For this recipe, I used Pomi Organic Strained Tomatoes. Strained tomatoes are a thick saucy, 100% tomato puree which brings the perfect tomatoey flavor to the chana masala. Strained tomatoes make this recipe so simple as there is no need to use your blender to puree them yourself plus you get the most concentrated tomato sauce. I mean, would you just look at that deep beautiful red color!
The tomato puree simmers down to a thick sauce that clings to the chickpeas so that each bean is perfectly coated. Any remaining sauce is easily sopped up with some Indian flatbread (hello naan!) or basmati rice (perfect for a gluten free option).
Before serving, I love to stir in some kasoori methi (dried fenugreek leaves). It’s one of my favorite Indian spices so you’ll see methi in a lot of recipes around here! It’s optional, but if you do pick some up, now you know how to use it!
This recipe makes the most flavorful and mouth watering authentic, restaurant-style chana masala and I really hope you guys try it out! I love that this recipe is accidentally vegan and gluten free. It makes it perfect for just about everyone!
I like to serve it with a dab of vegan butter and a scattering of minced cilantro. If you’d like, a scoop of tangy non-dairy plain unsweetened yogurt is perfect for cooling the dish off for any spice-sensitive folks–and it’s also just really good that way even if you like it hot!
If you make this restaurant style chana masala recipe, leave a comment and rate the recipe below! And tag your recreations @thecuriouschickpea and #thecuriouschickpea on Instagram, I love seeing your photos!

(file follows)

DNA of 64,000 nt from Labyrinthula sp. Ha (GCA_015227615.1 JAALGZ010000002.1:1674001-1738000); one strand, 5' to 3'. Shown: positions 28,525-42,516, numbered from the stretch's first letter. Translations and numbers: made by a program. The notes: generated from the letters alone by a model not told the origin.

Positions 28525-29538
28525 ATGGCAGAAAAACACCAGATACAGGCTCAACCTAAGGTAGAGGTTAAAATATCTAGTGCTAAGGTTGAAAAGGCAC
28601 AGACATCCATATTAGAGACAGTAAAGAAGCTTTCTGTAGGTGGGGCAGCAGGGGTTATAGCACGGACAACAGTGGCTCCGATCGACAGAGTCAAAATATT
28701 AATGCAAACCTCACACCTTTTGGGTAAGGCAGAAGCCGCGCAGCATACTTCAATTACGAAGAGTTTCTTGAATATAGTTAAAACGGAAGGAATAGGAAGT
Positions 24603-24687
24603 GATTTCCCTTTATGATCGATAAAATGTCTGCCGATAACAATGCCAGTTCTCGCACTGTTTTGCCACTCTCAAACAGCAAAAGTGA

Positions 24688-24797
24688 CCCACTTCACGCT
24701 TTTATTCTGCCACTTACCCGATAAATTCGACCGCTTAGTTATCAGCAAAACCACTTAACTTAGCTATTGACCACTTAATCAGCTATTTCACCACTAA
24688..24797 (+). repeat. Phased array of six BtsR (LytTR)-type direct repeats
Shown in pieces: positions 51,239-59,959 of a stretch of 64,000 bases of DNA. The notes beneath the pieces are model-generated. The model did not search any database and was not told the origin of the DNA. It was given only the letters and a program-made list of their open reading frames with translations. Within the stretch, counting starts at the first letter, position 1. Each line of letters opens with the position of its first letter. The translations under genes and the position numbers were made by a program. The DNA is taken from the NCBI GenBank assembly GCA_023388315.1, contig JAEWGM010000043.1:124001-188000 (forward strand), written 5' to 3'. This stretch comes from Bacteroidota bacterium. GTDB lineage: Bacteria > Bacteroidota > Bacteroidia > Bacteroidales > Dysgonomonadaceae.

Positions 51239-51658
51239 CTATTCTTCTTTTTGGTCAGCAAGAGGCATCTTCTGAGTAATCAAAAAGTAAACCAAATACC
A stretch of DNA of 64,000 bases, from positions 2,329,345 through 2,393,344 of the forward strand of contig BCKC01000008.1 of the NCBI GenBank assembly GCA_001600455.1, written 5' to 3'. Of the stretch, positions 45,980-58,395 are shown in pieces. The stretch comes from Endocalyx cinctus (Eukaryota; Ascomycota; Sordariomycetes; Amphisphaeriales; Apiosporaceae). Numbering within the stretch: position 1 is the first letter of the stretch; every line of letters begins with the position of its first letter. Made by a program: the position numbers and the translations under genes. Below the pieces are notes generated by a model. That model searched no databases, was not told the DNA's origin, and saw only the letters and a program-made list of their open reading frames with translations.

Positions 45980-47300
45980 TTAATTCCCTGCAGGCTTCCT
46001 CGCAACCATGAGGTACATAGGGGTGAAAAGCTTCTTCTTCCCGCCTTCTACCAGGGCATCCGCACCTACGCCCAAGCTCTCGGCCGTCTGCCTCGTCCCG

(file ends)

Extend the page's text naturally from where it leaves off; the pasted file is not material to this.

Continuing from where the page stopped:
Get a $1.00 off coupon for your next Pomi product at www.pomicoupons.com!
- Use more or less dried red chiles depending on your spice tolerance. As is this is approximately medium spicy. If you want it spicier, eat the chiles! Otherwise eat around them or remove them before serving.
- The serving suggestions are all optional, pick and choose your favorites!
- 2 tbsp coconut oil or vegetable oil
- 1½ yellow onions, finely diced (2 cups)
- 4 cloves garlic, minced
- 1 tsp minced ginger (~1/2" piece)
- 4 whole dried red chiles, more or less to taste
- 2 green cardamon pods
- 2 whole cloves
- 1 cinnamon stick
- 1 bay leaf
- 1 tsp amchoor* (dried mango powder)
- 1 tsp ground coriander
- ½ tsp ground cayenne or hot chili powder
- ½ tsp garam masala
- ¼ tsp turmeric
- freshly ground black pepper
- 1 to 1½ tsp salt to taste
- 3 cups (28oz can) cooked chickpeas, drained and rinsed
- 1 26oz carton Pomi Organic Strained Tomatoes
- 1½ tsp kasoori methi, optional
- vegan butter, optional
- minced cilantro, optional
- minced yellow onion, optional
- vegan plain unsweetened yogurt or coconut cream, optional
- basmati rice
- garlic naan
- Heat a large, heavy bottomed pot over medium-low heat and add the oil. Add the onion and a pinch of salt and cook for about 10 minutes until translucent and softened.
- Add the garlic, ginger, and the whole spices: dried red chiles, cardamom pods, cloves, cinnamon stick, and bay leaf. Cook for 1-2 minutes stirring constantly so the garlic doesn't burn.
- Add the ground spices: amchoor (if using), ground coriander, cayenne, garam masala, turmeric, black pepper, and 1 tsp of salt. Stir in and let cook for 30 seconds.
- Add the chickpeas and the Pomi Organic Strained Tomatoes. Partially cover, bring to a simmer, and let simmer for 25-30 minutes stirring occasionally.
- Turn off the heat, sprinkle in the kasoori methi, crumbling between your fingers. Taste and adjust the salt and pepper. Remove the whole cinnamon stick, bay leaf, and cardamom pods & cloves if you can see them.
- Serve with a dab of vegan butter to melt on top if desired. Garnish with cilantro and minced yellow onion. Enjoy with basmati rice and/or some garlic naan, and vegan unsweetened yogurt.
Thank you Pomi for sponsoring this recipe!